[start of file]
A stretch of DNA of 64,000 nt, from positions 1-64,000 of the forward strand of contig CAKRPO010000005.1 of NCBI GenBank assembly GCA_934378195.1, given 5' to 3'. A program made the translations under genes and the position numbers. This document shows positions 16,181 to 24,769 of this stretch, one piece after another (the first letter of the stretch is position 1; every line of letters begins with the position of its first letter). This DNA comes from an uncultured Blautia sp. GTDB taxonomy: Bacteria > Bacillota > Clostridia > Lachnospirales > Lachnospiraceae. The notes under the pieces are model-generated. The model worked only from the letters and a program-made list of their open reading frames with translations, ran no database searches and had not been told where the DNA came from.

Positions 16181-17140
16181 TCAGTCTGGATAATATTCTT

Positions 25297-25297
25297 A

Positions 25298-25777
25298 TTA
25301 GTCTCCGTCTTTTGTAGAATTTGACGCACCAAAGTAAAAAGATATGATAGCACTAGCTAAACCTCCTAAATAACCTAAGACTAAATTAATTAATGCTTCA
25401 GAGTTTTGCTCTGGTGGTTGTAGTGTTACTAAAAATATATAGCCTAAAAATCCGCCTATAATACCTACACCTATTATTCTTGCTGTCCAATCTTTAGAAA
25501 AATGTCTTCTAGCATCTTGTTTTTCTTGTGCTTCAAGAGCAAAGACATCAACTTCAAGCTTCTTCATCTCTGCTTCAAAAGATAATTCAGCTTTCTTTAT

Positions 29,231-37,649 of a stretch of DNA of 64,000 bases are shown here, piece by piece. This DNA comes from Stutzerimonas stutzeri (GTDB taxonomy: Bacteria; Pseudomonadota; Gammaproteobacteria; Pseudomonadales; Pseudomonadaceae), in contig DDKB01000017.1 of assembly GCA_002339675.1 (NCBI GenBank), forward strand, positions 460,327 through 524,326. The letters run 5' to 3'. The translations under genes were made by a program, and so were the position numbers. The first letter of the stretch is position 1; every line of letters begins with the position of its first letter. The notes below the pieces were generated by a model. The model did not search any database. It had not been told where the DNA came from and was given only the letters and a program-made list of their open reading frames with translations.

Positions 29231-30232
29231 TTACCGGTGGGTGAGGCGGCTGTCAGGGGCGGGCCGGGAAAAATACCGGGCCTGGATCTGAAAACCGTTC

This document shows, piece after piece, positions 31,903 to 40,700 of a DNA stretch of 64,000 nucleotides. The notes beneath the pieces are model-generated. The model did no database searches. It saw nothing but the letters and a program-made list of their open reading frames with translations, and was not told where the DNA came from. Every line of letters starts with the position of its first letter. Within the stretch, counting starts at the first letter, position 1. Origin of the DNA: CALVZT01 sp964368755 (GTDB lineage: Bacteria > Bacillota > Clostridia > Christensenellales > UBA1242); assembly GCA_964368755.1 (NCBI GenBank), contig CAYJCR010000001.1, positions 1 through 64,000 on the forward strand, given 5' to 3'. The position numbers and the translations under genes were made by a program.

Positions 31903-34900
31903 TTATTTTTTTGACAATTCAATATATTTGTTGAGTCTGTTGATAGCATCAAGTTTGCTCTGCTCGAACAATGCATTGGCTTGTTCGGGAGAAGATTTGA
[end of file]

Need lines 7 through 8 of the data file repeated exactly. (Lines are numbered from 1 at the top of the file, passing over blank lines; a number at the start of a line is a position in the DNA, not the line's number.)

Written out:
25298 TTA
25301 GTCTCCGTCTTTTGTAGAATTTGACGCACCAAAGTAAAAAGATATGATAGCACTAGCTAAACCTCCTAAATAACCTAAGACTAAATTAATTAATGCTTCA